Fishpond Wildhorse Tech Pack
The crown jewel of the Fishpond vest line, the Wildhorse Tech Pack is actually a vest and backpack rolled into one. It has all the front facing pockets you'd ever need to store and easily access your gear, plus two of the guide-favorite drop down fly benches with replaceable foam inserts. Then you move back, where a 1,300+ cubic inch backpack holds you rain gear, hydration bladder, and of course lunch. Nevermind getting hot either - the entire pack is lined in comfortable cool mesh.
Fishpond Wildhorse Tech Pack Capacity
The wild horse (Equus ferus) is a species of the genus Equus, which includes as subspecies the modern domesticated horse(Equus ferus caballus) as well as the undomesticated tarpan (Equus ferus ferus), now extinct, and the endangered Przewalski's horse (Equus ferus przewalskii). The Przewalski's horse was saved from the brink of extinction and reintroduced successfully to the wild. The tarpan became extinct in the 19th century, though it was a possible ancestor of the domestic horse, and roamed the steppes of Eurasia at the time of domestication. However, other subspecies of Equus ferus may have existed and could have been the stock from which domesticated horses are descended. Since the extinction of the tarpan, attempts have been made to reconstruct its phenotype, resulting in horse breeds such as the Konik and Heck horse. However, the genetic makeup and foundation bloodstock of those breeds is substantially derived from domesticated horses, and therefore these breeds possess domesticated traits.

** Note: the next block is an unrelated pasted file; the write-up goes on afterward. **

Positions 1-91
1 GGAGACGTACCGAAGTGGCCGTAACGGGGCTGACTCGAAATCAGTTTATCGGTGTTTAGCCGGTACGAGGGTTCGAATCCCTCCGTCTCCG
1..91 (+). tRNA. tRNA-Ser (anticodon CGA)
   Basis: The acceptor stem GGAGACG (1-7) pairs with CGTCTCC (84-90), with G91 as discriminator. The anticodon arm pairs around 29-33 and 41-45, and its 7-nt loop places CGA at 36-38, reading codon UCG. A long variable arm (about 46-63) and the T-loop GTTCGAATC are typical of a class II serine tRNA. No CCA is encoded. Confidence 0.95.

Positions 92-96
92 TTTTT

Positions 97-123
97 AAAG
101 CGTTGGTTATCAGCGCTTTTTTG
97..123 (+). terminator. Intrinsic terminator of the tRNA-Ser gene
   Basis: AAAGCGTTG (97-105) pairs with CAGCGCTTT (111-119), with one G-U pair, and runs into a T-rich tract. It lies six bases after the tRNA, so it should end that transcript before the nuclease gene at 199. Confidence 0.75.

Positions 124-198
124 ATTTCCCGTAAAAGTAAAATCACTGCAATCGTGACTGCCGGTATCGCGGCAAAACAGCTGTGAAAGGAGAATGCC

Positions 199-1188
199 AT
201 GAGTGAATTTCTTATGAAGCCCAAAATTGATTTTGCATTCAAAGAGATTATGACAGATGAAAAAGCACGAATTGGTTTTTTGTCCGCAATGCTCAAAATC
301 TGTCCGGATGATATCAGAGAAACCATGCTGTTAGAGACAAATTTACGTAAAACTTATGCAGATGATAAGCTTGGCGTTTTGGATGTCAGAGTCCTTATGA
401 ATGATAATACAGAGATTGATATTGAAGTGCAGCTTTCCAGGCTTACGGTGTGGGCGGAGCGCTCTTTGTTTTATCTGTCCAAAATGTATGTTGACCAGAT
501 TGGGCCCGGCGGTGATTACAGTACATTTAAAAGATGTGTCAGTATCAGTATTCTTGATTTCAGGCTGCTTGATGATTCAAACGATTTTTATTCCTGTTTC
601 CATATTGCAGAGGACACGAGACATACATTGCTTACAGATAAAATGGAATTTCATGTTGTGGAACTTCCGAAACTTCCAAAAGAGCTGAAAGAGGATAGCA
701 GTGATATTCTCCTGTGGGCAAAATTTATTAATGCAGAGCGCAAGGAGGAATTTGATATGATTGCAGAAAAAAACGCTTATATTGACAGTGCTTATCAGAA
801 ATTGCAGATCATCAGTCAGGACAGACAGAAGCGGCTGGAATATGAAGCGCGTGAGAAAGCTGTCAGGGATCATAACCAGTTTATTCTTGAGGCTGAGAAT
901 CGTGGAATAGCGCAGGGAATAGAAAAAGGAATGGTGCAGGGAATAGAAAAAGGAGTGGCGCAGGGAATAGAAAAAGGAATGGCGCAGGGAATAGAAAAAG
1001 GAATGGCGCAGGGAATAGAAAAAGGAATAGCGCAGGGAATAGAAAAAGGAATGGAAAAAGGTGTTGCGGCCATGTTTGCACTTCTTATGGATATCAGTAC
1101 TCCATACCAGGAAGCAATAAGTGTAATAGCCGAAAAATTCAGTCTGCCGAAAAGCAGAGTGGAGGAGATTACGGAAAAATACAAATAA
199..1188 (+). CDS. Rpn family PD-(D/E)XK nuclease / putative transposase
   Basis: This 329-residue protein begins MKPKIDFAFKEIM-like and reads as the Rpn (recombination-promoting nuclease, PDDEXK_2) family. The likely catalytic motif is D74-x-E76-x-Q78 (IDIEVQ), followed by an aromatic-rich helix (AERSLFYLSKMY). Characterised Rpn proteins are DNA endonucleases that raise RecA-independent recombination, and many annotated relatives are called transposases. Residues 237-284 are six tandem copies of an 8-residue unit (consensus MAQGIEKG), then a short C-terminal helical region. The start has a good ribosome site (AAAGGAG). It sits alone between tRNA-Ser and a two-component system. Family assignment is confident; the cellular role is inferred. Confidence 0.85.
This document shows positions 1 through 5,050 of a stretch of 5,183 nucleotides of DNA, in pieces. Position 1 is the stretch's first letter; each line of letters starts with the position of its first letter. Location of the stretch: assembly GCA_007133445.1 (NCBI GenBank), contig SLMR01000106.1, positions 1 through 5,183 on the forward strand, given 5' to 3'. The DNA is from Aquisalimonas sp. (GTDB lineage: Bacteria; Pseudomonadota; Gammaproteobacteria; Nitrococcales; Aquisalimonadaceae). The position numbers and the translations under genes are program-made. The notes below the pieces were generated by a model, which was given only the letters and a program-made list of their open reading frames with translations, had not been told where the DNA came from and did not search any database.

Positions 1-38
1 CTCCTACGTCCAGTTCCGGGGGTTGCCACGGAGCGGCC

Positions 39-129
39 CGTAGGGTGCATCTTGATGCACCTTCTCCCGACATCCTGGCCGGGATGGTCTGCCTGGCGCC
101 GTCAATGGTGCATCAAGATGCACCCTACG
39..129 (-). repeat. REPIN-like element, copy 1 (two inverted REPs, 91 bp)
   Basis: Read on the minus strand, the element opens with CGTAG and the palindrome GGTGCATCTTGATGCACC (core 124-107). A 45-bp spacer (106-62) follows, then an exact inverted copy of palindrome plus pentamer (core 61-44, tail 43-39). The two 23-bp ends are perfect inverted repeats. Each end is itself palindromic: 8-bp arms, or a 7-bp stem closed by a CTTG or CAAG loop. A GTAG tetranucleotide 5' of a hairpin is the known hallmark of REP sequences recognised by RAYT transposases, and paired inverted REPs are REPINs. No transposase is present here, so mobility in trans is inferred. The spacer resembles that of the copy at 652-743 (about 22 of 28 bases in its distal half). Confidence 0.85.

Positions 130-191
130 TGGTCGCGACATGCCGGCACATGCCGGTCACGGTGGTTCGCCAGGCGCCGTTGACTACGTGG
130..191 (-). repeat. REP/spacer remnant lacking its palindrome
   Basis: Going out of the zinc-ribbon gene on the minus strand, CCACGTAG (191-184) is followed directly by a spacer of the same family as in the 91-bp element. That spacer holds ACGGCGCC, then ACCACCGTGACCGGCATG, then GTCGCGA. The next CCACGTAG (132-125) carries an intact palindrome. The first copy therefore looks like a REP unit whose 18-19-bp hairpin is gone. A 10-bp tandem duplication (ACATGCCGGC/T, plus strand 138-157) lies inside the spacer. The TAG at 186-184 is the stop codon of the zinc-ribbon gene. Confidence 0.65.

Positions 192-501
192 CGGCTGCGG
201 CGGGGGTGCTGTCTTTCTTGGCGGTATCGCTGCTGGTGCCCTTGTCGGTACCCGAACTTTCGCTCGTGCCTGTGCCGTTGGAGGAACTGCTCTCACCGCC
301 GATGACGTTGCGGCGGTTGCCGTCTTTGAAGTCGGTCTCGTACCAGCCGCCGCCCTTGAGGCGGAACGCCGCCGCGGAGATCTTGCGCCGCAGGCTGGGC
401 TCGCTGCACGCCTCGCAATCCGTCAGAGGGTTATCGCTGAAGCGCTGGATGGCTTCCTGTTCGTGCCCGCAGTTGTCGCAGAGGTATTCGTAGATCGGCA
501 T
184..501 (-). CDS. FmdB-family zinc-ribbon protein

The term "wild horse" is also used colloquially to refer to free-roaming herds of feral horses such as the Mustang in the United States, the Brumby in Australia, and many others. These feral horses are untamed members of the domestic horse subspecies (Equus ferus caballus), and should not be confused with the two truly "wild" horse subspecies extant into modern times.
E. ferus had several subspecies. Three survived into modern times:
The latter two are the only never-domesticated "wild" groups that survived into historic times. However, other subspecies of Equus ferus may have existed and could have been the stock from which domesticated horses are descended.
Przewalski's horse occupied the eastern Eurasian Steppes, perhaps from the Urals to Mongolia, although the ancient border between tarpan and Przewalski distributions has not been clearly defined. Przewalski's Horse was limited to Dzungaria and western Mongolia in the same period, and became extinct in the wild during the 1960s, but was re-introduced in the late 1980s to two preserves in Mongolia. Although researchers such as Marija Gimbutas theorized that the horses of the Chalcolithic period were Przewalski's, more recent genetic studies indicate that Przewalski's Horse is not an ancestor to modern domesticated horses.
Przewalski's horse is still found today, though it is an endangered species and for a time was considered extinct in the wild. Roughly 1500 Przewalski's Horses are in zoos around the world. A small breeding population has been reintroduced in Mongolia. As of 2005, a cooperative venture between the Zoological Society of London and Mongolian scientists has resulted in a free-ranging population of 248 animals in the wild.
Przewalski's horse has some biological differences from the domestic horse; unlike domesticated horses and the tarpan, which both have 64 chromosomes, Przewalski's Horse has 66 chromosomes due to a Robertsonian translocation. However, the offspring of Przewalski and domestic horses are fertile, possessing 65 chromosomes.